Half of American Kids are Dehydrated

Girl Drinking from a Water Fountain

Although half of American kids are not drinking enough water, this little girl has the right idea as she drinks from a public fountain.

If you are making sure your children are eating their fruits and veggies while avoiding sugar, you may think they are maintaining a healthy diet. However, a new study suggests that most kids in the United States are not getting enough of one important ingredient: water.

Erica Kenney and other researchers at the T.H. Chan School of Public Health at Harvard University published their study Thursday in The American Journal of Public Health. They were originally researching ways to get kids to drink less sugary beverages in school, but were surprised at what they found.

The researchers thought they would find that children tended to drink sugary beverages instead of healthier options like water. However, what they found was that kids are not only not drinking enough water, they just are not taking in enough fluid of any kind.

By looking at data from the National Health and Nutrition Examination Survey, the researchers analyzed the chemical properties of participants’ urine. This allowed them to determine whether they were getting enough fluid, since the urine of those that are dehydrated tends to be darker and higher in salt.

The results were surprising. More than half of the students studied between 2009 and 2012, who were aged six to nineteen, showed signs of being at least somewhat dehydrated. About a quarter of those surveyed said they did not drink any water at all. While this did not mean that their lives were threatened with severe dehydration, even mild dehydration can cause health problems.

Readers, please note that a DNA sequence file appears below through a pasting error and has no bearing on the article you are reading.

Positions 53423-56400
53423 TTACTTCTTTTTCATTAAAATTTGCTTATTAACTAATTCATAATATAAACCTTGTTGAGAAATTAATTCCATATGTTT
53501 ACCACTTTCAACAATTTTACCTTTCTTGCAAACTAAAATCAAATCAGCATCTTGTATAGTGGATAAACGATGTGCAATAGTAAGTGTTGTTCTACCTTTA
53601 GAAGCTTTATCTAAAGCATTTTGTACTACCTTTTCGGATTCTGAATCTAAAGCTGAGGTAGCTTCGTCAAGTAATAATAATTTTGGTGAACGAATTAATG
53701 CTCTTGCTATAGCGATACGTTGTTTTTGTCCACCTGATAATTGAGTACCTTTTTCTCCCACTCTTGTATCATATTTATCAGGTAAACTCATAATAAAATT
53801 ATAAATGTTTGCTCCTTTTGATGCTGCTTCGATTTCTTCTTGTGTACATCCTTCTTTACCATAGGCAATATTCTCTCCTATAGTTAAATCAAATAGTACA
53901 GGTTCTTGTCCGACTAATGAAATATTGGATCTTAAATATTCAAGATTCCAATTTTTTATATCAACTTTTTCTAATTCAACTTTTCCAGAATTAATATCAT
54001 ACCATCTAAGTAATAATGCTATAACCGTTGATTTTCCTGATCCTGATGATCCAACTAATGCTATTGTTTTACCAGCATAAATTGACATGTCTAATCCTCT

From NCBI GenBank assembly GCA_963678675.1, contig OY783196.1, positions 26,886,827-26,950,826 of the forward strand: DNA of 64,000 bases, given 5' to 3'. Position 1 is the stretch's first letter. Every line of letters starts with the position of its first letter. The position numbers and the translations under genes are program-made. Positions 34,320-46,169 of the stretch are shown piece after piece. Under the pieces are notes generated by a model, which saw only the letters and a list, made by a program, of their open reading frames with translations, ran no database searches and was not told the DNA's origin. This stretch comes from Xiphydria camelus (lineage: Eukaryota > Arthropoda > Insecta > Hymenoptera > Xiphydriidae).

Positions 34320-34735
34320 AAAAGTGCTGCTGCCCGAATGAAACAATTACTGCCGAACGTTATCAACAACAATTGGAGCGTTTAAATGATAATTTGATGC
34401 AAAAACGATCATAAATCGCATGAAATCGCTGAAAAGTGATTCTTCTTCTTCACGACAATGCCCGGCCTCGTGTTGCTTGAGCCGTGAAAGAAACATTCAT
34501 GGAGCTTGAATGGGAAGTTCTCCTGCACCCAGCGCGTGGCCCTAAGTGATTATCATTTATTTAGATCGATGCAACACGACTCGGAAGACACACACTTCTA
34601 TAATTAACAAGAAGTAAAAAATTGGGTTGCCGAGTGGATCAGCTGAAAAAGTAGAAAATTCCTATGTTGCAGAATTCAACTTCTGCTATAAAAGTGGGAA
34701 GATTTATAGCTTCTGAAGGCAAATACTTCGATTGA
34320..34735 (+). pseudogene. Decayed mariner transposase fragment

Children can be more susceptible to dehydration than adults because of their high surface area and slower ability to acclimate to heat. Even when children are only mildly dehydrated, they can feel more fatigued, it can affect their mood and make them more irritable, it can give them a headache, and it may impair their ability to learn. This could have small but troubling effects on a child’s health and school performance. In more severe cases, dehydration could lead to kidney failure or heat stroke.

There could be a few factors at work that are reducing the amount of water kids consume. One is the prevalence of sugary beverages versus pure water, although these drinks at least give the kids a small amount hydration. Another problem could be the negative perception of tap water. As parents and children are more used to drinking bottled beverages, they are less likely to drink or trust tap water, normally found in water fountains. Some schools have concerns about possible contaminants like lead from aging pipes, so they have blocked access to water fountains altogether, leaving school children with few other choices. Some speculate that children may be avoiding drinking liquids while at school because they want to avoid using the school washroom, maybe because of embarrassment and lack of privacy or maybe because of the chance of being bullied there.

Depending on their age and size, children and teenagers should take in two or three quarts of water each day, which is equivalent to 1.7 to 3.3 liters. Teenage boys generally need more water than girls as well. Although water is best, the total intake does not need to come from water alone. Children and teens can get their fluid requirements from other drinks like fruit juices, from liquid foods like soup, and from juicy foods like fruit and vegetables.

There are a few ways parents can try to get their kids to drink more water. The first step is to remind them to drink water, because they will not necessarily feel thirsty when they are slightly dehydrated. For picky children, parents can add an orange slice or a cucumber to water to give it a slight flavor. Parents can also freeze a water bottle, using it as an ice pack in a child’s lunch and ensuring it is cold when they are ready to drink it at noon. Even increasing water intake by one cup can improve a child’s hydration, so there is hope for America’s dehydrated youth.

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